Sunday, March 18 brought upon us the weather conditions that are ideal for herping: 8 degrees C, rain and sleet, and howling winds. John Slone and Marty Feldner joined me for the arctic blast, and we had a blast in the process. There were others who were supposed to join us, but at the first sign of bad weather, they starting mewing like baby bunnies going down a Gila Monsters gullet. "We're AFRAID, Roger. We might get all wet. Meow........." So, three manly men arrived in the teeth of a hail storm, and the first stop was a check on AD1. And from here, we can let the images tell the story.
Image 1: The scene at the lower apron of AD1. Note how the globe mallow this snake is under is dripping wet.
Pic 2: Mallow moved aside. Note the head on this adult male atrox. Rain harvesting posture.VERY cool! She was likely drinking off the upper edge of the crevice.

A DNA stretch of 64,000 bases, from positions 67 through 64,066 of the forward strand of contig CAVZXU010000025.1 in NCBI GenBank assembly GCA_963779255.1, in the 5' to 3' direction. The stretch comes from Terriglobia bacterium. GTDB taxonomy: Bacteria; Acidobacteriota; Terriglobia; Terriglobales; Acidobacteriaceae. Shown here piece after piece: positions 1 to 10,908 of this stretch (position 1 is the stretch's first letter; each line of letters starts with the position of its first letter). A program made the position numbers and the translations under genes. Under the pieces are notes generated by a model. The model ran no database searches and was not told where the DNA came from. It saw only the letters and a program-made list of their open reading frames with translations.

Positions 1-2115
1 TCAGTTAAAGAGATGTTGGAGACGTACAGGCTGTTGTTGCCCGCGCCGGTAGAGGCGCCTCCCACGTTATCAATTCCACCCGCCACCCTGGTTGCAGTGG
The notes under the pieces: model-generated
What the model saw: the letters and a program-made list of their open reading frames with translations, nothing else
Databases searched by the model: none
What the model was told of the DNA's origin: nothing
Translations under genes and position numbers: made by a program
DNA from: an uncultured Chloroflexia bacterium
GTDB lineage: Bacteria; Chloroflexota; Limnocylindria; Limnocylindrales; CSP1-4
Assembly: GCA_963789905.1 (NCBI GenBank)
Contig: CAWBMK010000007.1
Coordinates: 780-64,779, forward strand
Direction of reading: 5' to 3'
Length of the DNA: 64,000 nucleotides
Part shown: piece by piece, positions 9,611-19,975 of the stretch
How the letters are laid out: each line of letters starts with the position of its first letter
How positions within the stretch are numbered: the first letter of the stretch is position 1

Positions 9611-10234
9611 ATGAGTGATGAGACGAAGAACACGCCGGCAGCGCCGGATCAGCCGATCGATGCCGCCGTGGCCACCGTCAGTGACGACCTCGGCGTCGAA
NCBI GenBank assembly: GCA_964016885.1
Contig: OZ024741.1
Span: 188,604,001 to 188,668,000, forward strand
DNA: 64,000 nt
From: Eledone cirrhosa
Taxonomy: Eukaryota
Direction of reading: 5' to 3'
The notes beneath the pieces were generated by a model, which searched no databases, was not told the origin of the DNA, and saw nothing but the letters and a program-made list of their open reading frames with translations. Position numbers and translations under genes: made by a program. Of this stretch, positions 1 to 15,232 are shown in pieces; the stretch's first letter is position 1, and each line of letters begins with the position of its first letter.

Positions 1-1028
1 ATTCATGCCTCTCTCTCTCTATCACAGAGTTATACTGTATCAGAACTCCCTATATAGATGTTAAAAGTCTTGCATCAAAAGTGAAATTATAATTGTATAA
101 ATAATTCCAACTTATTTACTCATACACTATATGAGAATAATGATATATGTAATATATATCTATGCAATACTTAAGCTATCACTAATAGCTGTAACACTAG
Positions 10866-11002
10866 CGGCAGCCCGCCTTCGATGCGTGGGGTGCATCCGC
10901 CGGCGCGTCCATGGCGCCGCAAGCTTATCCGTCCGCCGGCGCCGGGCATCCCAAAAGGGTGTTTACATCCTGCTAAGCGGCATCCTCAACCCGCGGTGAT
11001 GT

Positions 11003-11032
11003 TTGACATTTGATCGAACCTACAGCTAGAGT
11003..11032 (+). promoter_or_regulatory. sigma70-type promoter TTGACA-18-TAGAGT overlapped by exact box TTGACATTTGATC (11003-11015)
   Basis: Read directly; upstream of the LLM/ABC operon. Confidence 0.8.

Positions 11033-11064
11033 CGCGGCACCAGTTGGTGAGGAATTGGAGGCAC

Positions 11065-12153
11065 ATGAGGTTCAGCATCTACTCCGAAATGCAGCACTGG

Pic 4: We find this atrox under the leaning boulder that we call "Kimmie Rock." This boulder is ~2m west of the almighty crevice of AD7. Hopeful that he might be stacked on a female, we hauled him out.
No female, and apparently, too many years of chawing Skoal had done some damage to the lower left lip.
Pic 5: Closeup of lip, and good left eye.
Pic 6: Closeup of right eye. I got the impression that this poor dude was blind in this eye. Any Vets care to venture an opinion?
We also had a tortoise completely out, head nuzzled against the edge of a prickly pear. It is possible she was drinking drops off one of the pads. We drove through a sleet storm to another den in the Durham Mountains, where we found one atrox out cruising in the sleet!
That's all that's fit to spit. Until the next time, roger